As town meeting dies, an old civic culture fades, too

After 192 years of town meetings, the people of Gilford still know how to conjure political theater.

Before the moderator opens discussion on the meeting's first item, octogenarian Joe Hoffman, with plaid shirt and white hair, raises his hand and calls for a point of order.

"I move that Mr. Millham [the moderator] step down," bellows Mr. Hoffman, claiming that Peter Millham perjured himself during a civil trial some years ago.

At a podium he's stood behind for 32 years, facing off against a longtime adversary, Millham gives a cool response and gets thunderous applause from the 600-some attendees.

"The people of this town have elected me to do this job, and I'm going to do it," he says.

Messrs. Hoffman and Millham are what residents here call "town characters." And it is their Webster-Calhoun-like rivalry, among a half-dozen other internecine battles, that many attendees so look forward to on the second Wednesday of every March.

The town meeting, in which residents gather to debate and vote on issues like taxes and building projects, has long been considered the purest form of democracy. In many New England towns, the institution dates back to the Colonial period. Yet despite the flinty passion that many residents bring to the event, the town meeting here may not last far into the 21st century.

Like 50 New Hampshire towns before it, Gilford Tuesday night voted to make Wednesday night's town meeting its last, primarily because so few people show up. Even in towns where the meetings persist, attendance is sinking.

The shift is rooted in changing demographics, and many people here see this most Yankee of institutions as an inevitable casualty. "Society here has changed to the point that direct democracy may be inadequate," says Millham.

In the 19th century, it was not uncommon for 70 percent of eligible voters to turn up for town meetings. Families from outlying areas would sometimes travel 20 miles to the meeting house, picking up factory workers on their way in. Boys hawked gingerbread on nearby street corners.

The issues were often so contentious that brawls became commonplace. The town ultimately built an enclosed passageway to the ballot box that was guarded by a burly constable.

Today, jousting between local titans like Hoffman and Millham is common. But for the most part, even with serious issues on the table, the people of Gilford are nonplussed. Only about 15 percent of eligible voters show up. "You see rows and rows of women knitting," says librarian Sandra Eakins Preiswerk. "The reason they knit is because the meeting is incredibly boring."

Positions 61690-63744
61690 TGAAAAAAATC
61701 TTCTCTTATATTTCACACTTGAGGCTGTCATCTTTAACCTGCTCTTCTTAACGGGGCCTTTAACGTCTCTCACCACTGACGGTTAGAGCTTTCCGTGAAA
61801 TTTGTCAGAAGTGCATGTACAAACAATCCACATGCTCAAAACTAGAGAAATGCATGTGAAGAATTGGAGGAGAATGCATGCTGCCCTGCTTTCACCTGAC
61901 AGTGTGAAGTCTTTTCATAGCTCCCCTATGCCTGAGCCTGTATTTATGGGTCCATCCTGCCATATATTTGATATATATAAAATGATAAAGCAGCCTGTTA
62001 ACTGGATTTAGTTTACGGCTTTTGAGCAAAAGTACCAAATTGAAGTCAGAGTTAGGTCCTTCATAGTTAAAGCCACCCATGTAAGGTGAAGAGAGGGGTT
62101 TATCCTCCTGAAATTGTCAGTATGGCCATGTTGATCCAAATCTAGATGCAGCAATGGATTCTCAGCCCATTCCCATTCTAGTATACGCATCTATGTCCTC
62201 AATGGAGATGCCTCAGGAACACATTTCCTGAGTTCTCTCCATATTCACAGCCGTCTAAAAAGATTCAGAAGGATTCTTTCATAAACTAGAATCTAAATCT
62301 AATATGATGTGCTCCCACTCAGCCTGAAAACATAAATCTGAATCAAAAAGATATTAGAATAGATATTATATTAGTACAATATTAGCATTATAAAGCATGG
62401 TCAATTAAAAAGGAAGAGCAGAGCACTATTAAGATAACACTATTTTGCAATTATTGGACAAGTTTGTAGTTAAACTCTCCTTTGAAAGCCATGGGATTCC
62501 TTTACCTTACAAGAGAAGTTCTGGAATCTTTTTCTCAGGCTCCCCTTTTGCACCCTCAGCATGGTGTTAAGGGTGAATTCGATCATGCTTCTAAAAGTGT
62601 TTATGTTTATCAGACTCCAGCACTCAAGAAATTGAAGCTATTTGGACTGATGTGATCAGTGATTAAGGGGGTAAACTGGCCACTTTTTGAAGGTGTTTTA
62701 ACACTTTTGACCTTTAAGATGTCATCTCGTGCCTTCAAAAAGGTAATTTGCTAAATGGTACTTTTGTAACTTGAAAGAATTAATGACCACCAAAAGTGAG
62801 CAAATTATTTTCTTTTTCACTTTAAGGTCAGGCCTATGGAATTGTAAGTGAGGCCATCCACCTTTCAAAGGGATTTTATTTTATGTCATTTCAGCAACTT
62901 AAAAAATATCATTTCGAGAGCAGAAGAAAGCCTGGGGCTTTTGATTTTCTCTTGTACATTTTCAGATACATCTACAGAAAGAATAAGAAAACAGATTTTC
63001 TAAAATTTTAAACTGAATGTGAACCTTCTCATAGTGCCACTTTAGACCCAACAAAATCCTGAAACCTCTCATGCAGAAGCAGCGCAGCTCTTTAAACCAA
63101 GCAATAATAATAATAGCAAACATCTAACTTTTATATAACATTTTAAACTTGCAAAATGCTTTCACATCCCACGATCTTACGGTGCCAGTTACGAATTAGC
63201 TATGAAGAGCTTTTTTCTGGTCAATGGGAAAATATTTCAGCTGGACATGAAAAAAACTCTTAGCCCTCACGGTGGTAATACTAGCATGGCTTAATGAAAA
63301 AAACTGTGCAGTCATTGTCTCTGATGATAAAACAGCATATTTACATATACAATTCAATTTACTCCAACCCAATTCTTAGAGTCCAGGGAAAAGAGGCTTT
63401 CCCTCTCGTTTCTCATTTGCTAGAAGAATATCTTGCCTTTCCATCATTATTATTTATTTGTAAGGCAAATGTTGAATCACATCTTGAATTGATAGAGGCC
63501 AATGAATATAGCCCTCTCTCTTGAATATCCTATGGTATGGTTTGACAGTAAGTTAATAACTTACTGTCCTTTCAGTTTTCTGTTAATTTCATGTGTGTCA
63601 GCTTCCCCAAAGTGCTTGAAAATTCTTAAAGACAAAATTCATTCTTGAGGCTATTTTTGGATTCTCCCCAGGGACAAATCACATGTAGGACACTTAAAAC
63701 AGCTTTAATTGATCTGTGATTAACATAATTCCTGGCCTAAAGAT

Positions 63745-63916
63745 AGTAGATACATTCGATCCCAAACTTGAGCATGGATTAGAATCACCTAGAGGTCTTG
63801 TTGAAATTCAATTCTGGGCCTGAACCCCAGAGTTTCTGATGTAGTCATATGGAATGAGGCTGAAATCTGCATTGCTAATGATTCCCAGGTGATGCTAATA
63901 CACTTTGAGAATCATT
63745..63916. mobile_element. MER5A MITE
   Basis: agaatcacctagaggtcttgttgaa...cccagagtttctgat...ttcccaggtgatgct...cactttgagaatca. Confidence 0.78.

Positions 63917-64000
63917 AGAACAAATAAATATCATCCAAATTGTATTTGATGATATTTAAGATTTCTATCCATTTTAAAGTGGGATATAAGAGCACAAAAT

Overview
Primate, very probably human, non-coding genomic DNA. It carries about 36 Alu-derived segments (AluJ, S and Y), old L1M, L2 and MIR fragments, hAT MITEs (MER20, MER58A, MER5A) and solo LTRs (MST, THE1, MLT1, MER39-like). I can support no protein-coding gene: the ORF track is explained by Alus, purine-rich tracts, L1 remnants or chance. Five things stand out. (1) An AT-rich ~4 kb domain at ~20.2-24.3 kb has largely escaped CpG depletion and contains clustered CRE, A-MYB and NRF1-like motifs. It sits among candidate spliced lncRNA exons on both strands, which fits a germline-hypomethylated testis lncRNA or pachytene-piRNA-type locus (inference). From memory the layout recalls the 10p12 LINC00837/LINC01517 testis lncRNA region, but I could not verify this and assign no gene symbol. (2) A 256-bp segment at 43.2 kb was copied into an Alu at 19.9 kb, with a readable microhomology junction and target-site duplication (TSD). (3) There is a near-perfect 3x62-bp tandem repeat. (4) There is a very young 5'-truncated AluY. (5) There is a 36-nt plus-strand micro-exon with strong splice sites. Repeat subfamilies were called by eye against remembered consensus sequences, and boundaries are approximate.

The dread with which many New Hampshire residents now view town meetings comes largely from changing state and town cultures.

One change is that Gilford's population has risen 35 percent since 1980. Many new residents come from out of state and, having never participated in such an event, might just as soon think it's some mass tai chi experiment on the center green. As towns grow, even longtime residents are deterred from showing up because issues seem more distant and problems more complex.

"People lose that sense of intimacy with their government and it becomes more abstract," says Joe Ford, a former political science professor at the University of New Hampshire, and a selectman in the town of Lee.

That's why several New Hampshire towns have replaced boards of selectmen with town managers and town meetings with town councils - a form of government more common to big cities. Other towns, like Gilford, have elected to vote on political agendas at the ballot box rather than at meetings. Some hope that option will increase participation. And for those determined to trim town budgets, the ballot tends to be a better route: Because budgets are more commonly rejected via ballots than via town meetings, towns can fall back on a more bare-bones financial plan.

But many believe the move away from direct democracy will have dire effects on towns' civic culture.

"On most issues, you have very little opportunity to debate with people who aren't your friends, and who don't have like-minded views" says Dale Dormody, a web designer who moved to Gilford from Chicago two years ago. "We're going to lose that."

Even the unconscionably bored at this meeting admit to nostalgia. Nancy Frost brought her knitting here because her mother said it would be rude to play her guitar. She says she learns from hashing out issues. "The give and take, the interaction, is important to me," says Ms. Frost, an English teacher.

About 20 Gilford residents spoke up in the main debate of the night over a proposal for a new library. The key conflict: the library would cost $2.6 million and require a property-tax hike.

The auditorium here in Gilford High School is silent as the moderator reads the result of the vote. A set design for the school's March production of "Little Shop of Horrors" sits behind him. The measure did not come close to passing, he says.

That comes as bad news for Anita Hewitt, who's been an librarian for about 40 years and lobbied hard for the new construction. Still, she takes solace from the pageantry of the event, particularly the antics of some conspicuous residents. Her favorite: town benefactor Arthur Tilton who for many years inexplicably wore lederhosen to every meeting.

"Colorful people add a lot to these sorts of things," she says.

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